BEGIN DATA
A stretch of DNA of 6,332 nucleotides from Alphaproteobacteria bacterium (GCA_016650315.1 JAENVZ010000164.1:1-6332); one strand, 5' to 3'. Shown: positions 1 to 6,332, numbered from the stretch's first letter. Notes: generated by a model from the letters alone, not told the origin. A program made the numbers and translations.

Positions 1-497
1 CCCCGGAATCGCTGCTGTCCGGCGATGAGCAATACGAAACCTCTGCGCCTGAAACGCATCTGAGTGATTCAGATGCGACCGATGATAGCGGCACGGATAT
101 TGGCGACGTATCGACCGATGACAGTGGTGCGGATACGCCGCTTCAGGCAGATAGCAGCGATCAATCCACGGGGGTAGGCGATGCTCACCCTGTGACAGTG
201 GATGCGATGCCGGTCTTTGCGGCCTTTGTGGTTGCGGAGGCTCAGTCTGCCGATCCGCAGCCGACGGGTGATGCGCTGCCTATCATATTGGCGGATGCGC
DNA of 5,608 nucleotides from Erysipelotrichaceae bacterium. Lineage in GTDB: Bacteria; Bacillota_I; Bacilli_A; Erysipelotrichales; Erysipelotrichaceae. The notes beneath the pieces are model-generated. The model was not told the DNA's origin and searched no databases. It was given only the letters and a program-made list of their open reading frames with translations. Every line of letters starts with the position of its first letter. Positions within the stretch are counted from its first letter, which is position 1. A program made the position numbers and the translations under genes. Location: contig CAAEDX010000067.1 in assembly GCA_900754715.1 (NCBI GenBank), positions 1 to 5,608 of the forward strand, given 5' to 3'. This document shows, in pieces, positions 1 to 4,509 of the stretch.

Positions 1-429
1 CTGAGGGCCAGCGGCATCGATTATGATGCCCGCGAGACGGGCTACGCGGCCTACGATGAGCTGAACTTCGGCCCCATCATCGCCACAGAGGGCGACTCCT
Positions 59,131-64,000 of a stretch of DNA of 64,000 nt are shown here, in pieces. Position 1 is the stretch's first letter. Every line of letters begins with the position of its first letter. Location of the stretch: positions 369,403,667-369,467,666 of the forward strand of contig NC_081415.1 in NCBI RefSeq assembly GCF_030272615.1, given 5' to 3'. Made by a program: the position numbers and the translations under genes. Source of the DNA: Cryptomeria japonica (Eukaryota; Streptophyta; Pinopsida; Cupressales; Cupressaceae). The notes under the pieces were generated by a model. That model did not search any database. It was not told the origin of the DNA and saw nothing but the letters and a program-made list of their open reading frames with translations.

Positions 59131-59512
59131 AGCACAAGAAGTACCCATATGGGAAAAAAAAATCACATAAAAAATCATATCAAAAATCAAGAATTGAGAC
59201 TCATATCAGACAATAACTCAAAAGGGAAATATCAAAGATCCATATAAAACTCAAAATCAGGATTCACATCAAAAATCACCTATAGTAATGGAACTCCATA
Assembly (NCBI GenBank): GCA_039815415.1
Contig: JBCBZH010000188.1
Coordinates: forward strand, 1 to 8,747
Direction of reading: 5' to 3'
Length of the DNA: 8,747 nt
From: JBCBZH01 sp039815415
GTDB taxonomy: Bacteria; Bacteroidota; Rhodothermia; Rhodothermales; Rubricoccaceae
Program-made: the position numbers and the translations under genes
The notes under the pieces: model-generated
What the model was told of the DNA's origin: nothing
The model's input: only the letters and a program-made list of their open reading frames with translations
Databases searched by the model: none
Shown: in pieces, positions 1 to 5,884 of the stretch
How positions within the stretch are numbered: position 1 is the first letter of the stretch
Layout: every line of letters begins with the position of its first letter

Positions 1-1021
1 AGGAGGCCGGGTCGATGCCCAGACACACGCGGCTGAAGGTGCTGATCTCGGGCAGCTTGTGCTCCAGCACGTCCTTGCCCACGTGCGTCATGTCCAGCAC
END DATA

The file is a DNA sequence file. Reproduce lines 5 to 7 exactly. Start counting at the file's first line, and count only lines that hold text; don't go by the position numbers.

201 GATGCGATGCCGGTCTTTGCGGCCTTTGTGGTTGCGGAGGCTCAGTCTGCCGATCCGCAGCCGACGGGTGATGCGCTGCCTATCATATTGGCGGATGCGC
DNA of 5,608 nucleotides from Erysipelotrichaceae bacterium. Lineage in GTDB: Bacteria; Bacillota_I; Bacilli_A; Erysipelotrichales; Erysipelotrichaceae. The notes beneath the pieces are model-generated. The model was not told the DNA's origin and searched no databases. It was given only the letters and a program-made list of their open reading frames with translations. Every line of letters starts with the position of its first letter. Positions within the stretch are counted from its first letter, which is position 1. A program made the position numbers and the translations under genes. Location: contig CAAEDX010000067.1 in assembly GCA_900754715.1 (NCBI GenBank), positions 1 to 5,608 of the forward strand, given 5' to 3'. This document shows, in pieces, positions 1 to 4,509 of the stretch.

Positions 1-429